MCH Leadership Development: A Retrospective, Comparative Cohort Study
Morin, Karen H.
Klopper, Hester C.
Van der Walt, Christa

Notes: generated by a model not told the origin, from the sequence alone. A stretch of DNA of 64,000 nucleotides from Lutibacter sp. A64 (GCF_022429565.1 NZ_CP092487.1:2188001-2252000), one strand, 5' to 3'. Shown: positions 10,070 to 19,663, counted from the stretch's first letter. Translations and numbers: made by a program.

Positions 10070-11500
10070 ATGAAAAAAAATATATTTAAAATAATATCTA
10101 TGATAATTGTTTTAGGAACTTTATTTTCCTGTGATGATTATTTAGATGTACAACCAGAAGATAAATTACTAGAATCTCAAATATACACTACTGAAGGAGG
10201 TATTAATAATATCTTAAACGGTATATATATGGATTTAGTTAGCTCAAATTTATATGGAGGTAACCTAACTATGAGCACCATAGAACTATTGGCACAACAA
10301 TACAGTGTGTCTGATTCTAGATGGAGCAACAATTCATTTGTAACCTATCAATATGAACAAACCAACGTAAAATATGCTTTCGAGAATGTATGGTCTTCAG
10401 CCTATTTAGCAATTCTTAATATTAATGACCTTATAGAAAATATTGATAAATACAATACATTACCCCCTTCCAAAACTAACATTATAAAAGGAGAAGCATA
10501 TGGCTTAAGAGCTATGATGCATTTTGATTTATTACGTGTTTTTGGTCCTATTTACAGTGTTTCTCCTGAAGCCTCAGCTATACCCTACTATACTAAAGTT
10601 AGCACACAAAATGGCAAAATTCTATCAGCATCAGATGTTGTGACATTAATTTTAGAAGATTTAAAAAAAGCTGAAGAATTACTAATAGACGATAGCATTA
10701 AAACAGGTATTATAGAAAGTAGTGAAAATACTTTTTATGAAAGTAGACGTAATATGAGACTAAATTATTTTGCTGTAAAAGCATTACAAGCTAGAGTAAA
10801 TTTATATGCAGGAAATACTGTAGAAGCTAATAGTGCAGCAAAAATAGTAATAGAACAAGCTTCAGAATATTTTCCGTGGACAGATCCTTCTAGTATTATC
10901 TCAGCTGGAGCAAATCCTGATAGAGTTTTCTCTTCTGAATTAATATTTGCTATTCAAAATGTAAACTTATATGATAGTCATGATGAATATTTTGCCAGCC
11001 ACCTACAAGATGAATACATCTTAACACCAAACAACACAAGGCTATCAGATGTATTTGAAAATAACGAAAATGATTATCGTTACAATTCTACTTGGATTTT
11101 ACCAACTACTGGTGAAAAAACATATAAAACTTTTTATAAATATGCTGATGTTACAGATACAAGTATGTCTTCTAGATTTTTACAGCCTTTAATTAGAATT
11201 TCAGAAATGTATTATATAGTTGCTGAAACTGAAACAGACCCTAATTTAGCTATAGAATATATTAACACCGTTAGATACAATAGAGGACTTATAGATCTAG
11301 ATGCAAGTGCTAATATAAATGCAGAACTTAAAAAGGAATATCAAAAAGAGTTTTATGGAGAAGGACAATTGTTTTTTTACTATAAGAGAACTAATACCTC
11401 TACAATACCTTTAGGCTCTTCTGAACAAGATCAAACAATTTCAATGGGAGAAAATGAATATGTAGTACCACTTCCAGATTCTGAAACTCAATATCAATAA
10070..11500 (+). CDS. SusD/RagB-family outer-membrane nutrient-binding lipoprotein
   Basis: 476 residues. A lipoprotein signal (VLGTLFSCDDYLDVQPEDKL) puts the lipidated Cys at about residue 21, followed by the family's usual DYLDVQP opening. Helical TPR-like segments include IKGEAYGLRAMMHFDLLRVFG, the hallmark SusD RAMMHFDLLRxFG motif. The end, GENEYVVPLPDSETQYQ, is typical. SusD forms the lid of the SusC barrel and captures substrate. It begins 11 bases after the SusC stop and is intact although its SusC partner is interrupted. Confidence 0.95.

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Session presented on Thursday, July 21, 2016: Background: Nurse Leaders have recognized the critical need for leadership development in nursing since the early 2000s. Consequently, health care institutions, professional nursing organizations, and academic institutions have offered leadership development programs that vary in structure, length and outcome. Although these programs provide insight into leadership development, information about international leadership development programs is limited. However, the Maternal-Child Health Nurse Leader Academy (MCH NLA), sponsored by Sigma Theta Tau international, the Honor Society of Nursing, in partnership with Johnson & Johnson Corporate Contributions, and developed and facilitated by experts in Maternal-child health, leadership and organizational development, is an exception to this gap. The program engages participants in an 18-month long mentored leadership experience within the context of an interdisciplinary team project. Leadership Mentor/Fellow dyads are paired with a faculty member during the leadership journey. Review of results from earlier North American cohorts indicates significant growth in leadership over time. Given differences in context and healthcare cultures, Leadership Mentor/Fellow and patient outcomes may be different in different areas of the world. Purpose: To compare Leadership Mentor/Fellow knowledge, skills and leadership practices and patient outcomes of a leadership development project involving two cohorts in the Maternal-Child Health Nurse Leadership Academy: The 2014-2015 North American (NA) cohort and the 2014-2015 South African (SA) cohort. Both cohorts were participants in a program to strengthen the leadership base of Maternal-child bedside nurses in the United States and South Africa. Design: Retrospective cohort comparative study using secondary analysis Results: Twelve Leadership Mentor/Fellow dyads comprised the SA cohort and 14 dyads comprised the NA cohort. Inspection of the SA data indicates Leadership Mentors and Fellows increased in leadership knowledge, skills and practices over the course of the 18-month program. Fellow knowledge increased from a mean of 3.1 to 4.4 (on a 5-point scale, with 5 indicating high). Review of 2014-2015 SA cohort project reports revealed they had the potential to influence more than 6000 female children, 3699 male children, as well was 397 healthcare providers. Data analysis from the 2014-2015 NA cohort are pending. Comparative data analysis will be completed by March, 2016. Conclusions: Preliminary findings support earlier outcomes obtained from NA cohorts (Morin et al., 2015) indicating the program facilitates leadership development and has an impact on patient outcomes.